For further information on the consultation paper, the proposed amendments to the Listing Rules to combat backdoor listings and shell creation activities, please see our 1 August 2019 Hong Kong Regulatory Update. The proposed amendments detailed in that update will be implemented. We set out below the notable amendments.
The fundamental position that an acquisition by a listed company of a target larger than itself within close proximity of a change of control will be treated as an RTO necessitating a new listing application remains unchanged, albeit with some new modifications.
Amendments Relating to Backdoor Listings:
- a number of rules previously contained in Guidance Letters published by HKEx have now been codified into the Listing Rules. These include the six RTO assessment criteria set out in Guidance Letter GL78-14 (i.e., transaction size, target quality, nature and scale of issuer’s business, fundamental change in principal business, change in control/de facto control, and series of transactions or arrangements to list the acquisition targets); and the “extreme VSA” (very substantial acquisition) in Guidance Letter GL78-14;
- amending existing RTO rules to capture VSAs of assets from a controlling shareholder and/or its associates within 36 months of a change of control (compared to the existing 24 months), and to restrict disposals (or distributions in specie) of all or a material part of a listed company’s business within 36 months after a change in control or de facto control;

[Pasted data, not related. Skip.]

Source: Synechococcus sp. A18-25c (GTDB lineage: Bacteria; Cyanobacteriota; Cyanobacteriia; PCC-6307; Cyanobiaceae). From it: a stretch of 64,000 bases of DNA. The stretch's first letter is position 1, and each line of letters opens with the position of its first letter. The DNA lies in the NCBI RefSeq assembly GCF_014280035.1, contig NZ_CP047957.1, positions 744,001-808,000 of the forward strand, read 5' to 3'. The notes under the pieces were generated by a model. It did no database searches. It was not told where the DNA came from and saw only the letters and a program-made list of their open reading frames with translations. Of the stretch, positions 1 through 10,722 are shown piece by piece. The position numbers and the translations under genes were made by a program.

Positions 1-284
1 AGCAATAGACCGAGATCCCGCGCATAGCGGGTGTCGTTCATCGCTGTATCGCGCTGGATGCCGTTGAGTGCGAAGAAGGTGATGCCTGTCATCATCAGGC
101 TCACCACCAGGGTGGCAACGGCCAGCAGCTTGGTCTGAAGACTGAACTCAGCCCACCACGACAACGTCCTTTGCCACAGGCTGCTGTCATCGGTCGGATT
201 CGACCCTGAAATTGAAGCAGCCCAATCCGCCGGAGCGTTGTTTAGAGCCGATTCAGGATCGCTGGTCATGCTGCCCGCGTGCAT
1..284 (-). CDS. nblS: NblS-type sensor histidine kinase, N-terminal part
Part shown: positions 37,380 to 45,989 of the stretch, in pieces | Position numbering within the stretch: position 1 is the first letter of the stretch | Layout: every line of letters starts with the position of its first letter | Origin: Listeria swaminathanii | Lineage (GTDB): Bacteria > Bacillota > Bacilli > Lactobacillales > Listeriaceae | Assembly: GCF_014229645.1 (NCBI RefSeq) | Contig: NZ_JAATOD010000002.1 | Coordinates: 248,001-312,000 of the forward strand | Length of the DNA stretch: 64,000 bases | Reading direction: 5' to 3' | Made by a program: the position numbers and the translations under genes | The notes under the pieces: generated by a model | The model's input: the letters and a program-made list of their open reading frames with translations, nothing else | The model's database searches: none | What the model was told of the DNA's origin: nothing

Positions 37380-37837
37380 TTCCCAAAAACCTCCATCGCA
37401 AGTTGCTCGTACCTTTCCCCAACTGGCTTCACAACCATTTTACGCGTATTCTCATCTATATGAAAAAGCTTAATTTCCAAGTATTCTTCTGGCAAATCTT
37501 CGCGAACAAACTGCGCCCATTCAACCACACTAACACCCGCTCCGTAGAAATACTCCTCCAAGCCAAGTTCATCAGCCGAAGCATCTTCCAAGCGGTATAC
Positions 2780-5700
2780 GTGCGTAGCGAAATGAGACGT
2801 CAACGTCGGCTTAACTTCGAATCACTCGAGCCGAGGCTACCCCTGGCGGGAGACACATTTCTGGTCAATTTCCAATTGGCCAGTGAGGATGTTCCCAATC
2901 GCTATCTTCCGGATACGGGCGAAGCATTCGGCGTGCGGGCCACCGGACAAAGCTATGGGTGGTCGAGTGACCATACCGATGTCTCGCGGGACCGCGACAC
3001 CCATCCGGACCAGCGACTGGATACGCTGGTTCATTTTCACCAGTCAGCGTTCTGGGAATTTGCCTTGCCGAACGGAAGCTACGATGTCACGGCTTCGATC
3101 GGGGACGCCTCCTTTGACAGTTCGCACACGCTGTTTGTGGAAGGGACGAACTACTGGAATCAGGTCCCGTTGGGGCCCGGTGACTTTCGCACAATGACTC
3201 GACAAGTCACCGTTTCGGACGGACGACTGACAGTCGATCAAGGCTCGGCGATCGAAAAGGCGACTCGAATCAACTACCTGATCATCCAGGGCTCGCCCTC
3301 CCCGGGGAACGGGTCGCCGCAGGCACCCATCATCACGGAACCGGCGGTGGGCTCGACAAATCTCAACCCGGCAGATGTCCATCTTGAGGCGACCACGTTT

- broadening the previous assessment criteria relating to the “issue of restricted convertible securities providing de facto control”;
- two additional factors will be used in assessing whether a change in control or de facto control has occurred will be incorporated into Listing Rule 14.06, namely (a) any change in control of the controlling shareholder of the listed company, and (b) any change in the single largest substantial shareholder who is able to exercise effective control over the listed company, as indicated by factors such as a substantial change to its board of directors and/or senior management;
- adoption of a new Listing Rule to prevent large scale issues of securities for cash, where there is, or the issue will result in, a change of control or de facto control of the issuer, and the proceeds will be applied to acquire and/or develop new business;
- listed issuers conducting extreme transactions will be required to appoint a financial advisor who must conduct a due diligence process similar to that for an IPO and for them to give the same declaration to HKEx as that given by a listing sponsor, including that the target meets the new listing requirements; and
- a new Guidance Letter GL104-19 will provide guidance on the application of the revised RTO rules described above.
Amendments Relating to Shell Companies: